5 things to know for Dec. 2: SCOTUS, Federal funding, Coronavirus, India, Michigan

5 things to know for Dec. 2: SCOTUS, Federal funding, Coronavirus, India, Michigan

Inflation is generally not something to be happy about, but it can have unexpected benefits for some Americans. For instance, homeowners could see their houses go up in value, while their monthly payments stay the same. Here’s what you need to know to Get Up to Speed and On with Your Day.

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1. SCOTUS

The Supreme Court heard oral arguments yesterday in a Mississippi abortion law case that could change the future of abortion rights in the US. Given the high court’s 6-3 conservative majority, it appears as if the justices will uphold the 2018 law, which contains abortion restrictions contrary to the precedents set in 1973’s landmark Roe v. Wade decision. Chief Justice John Roberts suggested a middle ground position that would uphold the Mississippi law but stop short of entirely ending the right to abortion access nationwide. Justice Brett Kavanaugh said, if Roe were overturned, states could choose whether to keep the procedure legal and accessible. Such a suggestion, which could seriously hamper access to safe abortions for millions of people, is one of the reason abortion rights allies are so concerned with these current proceedings.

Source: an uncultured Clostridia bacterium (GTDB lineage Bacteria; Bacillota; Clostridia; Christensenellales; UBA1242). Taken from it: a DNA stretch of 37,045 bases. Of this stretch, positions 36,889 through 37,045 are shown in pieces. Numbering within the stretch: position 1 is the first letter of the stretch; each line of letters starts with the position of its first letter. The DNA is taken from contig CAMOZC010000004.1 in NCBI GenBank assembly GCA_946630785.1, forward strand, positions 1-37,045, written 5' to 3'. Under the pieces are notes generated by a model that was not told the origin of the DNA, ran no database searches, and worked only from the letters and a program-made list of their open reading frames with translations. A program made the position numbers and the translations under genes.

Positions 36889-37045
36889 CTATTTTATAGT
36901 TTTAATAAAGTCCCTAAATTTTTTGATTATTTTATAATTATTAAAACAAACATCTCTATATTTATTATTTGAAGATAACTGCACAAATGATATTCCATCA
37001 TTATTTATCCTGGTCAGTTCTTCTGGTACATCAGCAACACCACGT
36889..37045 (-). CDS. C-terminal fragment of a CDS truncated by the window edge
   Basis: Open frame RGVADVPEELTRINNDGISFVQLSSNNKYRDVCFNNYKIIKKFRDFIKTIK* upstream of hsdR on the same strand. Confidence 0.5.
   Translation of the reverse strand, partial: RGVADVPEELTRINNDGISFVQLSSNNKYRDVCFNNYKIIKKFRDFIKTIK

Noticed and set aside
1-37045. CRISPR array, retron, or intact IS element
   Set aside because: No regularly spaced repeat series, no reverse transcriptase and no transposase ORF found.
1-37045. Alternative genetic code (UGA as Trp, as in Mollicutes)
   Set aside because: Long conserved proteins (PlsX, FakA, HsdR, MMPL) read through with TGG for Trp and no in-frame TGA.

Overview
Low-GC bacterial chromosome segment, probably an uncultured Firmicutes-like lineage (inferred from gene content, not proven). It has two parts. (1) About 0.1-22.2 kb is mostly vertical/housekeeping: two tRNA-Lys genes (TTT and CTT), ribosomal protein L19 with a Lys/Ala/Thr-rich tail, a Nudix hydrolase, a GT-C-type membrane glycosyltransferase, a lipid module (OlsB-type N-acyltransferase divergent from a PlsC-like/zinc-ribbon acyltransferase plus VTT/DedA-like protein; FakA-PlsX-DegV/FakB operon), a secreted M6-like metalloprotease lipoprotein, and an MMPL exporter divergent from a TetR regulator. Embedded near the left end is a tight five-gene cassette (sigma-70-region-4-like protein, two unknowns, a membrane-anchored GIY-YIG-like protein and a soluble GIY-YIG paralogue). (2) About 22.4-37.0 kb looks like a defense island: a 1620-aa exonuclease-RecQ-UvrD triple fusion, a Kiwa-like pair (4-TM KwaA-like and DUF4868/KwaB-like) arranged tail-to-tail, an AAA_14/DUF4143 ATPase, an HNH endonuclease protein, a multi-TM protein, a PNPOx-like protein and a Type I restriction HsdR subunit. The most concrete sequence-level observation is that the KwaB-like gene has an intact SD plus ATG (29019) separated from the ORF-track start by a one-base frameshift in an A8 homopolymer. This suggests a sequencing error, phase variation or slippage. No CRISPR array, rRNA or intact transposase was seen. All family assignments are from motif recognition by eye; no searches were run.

2. Federal funding

The clock is ticking on another government shutdown. If lawmakers fail to pass a bill to keep things open, the government will run out of funding tomorrow. So far, lawmakers haven’t been able to reach a deal, and now all 100 senators must agree to hold a vote on the issue as soon as possible. Democrats and Republicans are grappling with disagreements over how long a funding extension should last. Some GOP senators are also threatening to stall the process by demanding a separate vote to defund federal vaccine mandate initiatives. While lawmakers are optimistic government funds won’t lapse, there would be real consequences if they do. Millions of military members and government workers could have to work without pay if things drag on, and things like gun permit applications would be affected, too.

3. Coronavirus

The first confirmed US case of the Omicron coronavirus variant has been detected in California. Today, the White House is set to outline new actions aimed at fighting the pandemic now that Omicron has reached American shores and the country is preparing for another potentially deadly Covid-19 winter. These actions are expected to include new domestic and international travel guidelines, plus more booster shot outreach for vulnerable groups. Meanwhile, the European Commission President has called for discussions about mandatory vaccinations within the European Union. Several European countries, including Germany, are discussing more pandemic restrictions, many aimed at the unvaccinated.

4. India